The Virtual Manipulation Laboratory (VML) was first established at the University of Wollongong by the Centre for Industrial Automation and Research (CIAR). Since its origin in 2000, the VML has advanced in response to arising research needs and opportunities. There are currently three staff and four PhD students associated with the laboratory. Infrastructure development has proceeded through a variety of funding sources. These include one ARC Large Discovery grant, one ARC Linkage grant, two RIBG Pool II grants, as well as contributions from CIAR and the Faculty of Informatics at the University of Wollongong. In addition, CRC in Intelligent Manufacturing and Technologies have provided two PhD scholarships. VML has partnership with Cochlear Ltd, Bionics Ear CRC and the University of Melbourne, Schools of Computer Science and Medicine.
Research at VML is primarily focused on the manipulation of a virtual environment through haptic-rendered computer simulation. This is considered to be a powerful tool in the identification, analysis and design of a physical system. Computer simulation has been employed in the area of robotics and mechatronics, with application in both industry and medicine. Virtual environments can provide accurate visualization of such processes. At VML, the tactile and force information generated during manipulation between the manipulator and virtual object are also considered, making the user's sense of immersion into the virtual environment more realistic. This provides the human operator with both visual and tactile feedback during physical constrained motion manipulation.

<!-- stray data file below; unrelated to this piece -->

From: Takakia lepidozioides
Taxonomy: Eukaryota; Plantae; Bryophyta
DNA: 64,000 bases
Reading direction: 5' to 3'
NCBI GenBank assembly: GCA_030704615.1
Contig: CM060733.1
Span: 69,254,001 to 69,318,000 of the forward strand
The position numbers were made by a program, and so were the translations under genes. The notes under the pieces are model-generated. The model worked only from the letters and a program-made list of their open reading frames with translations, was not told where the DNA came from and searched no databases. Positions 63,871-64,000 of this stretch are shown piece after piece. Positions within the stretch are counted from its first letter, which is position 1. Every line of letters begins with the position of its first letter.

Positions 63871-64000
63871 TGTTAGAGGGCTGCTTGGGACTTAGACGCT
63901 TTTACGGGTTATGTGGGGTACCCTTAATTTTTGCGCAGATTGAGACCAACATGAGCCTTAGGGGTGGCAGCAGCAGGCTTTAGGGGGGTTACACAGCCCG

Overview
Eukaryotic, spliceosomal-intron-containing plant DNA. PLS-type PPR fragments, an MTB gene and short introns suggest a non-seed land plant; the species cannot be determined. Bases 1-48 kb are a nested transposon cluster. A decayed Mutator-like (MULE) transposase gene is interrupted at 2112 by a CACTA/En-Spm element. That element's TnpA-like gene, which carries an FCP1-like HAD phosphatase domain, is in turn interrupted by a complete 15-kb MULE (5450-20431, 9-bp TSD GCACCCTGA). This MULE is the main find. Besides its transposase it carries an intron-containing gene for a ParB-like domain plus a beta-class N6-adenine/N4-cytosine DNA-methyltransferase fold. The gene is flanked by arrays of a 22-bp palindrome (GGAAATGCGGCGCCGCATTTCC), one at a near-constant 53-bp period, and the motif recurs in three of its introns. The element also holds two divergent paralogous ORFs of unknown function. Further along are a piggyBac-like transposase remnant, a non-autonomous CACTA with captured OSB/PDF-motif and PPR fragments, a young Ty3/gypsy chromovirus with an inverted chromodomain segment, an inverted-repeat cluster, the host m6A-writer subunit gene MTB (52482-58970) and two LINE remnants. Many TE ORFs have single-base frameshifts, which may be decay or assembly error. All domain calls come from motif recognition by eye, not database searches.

is the application of force feedback to simulate kinaesthetic and tactile
experiences. Development and implementation of a haptic-rendered simulation
environment relies on two important elements; the haptic device and software
for realization. A six degree-of-freedom (6DOF) PHANTOM (SensAble Technologies)
device is used at VML to provide the user with a sense of touch for manipulation
in the virtual environment. Haptic software generates both the visual
representation of the manipulation and the appropriate torques and forces
produced during the interaction. Currently, the GHOST software package
(SensAble Technologies) allows for this development. Future developments
may include a second haptic device with Reachin API (ReachinDirect) as
the supporting software, on a dual processor PC. Such equipment and software
would greatly improve haptic interaction capabilities, as well as dramatically
speed up development time.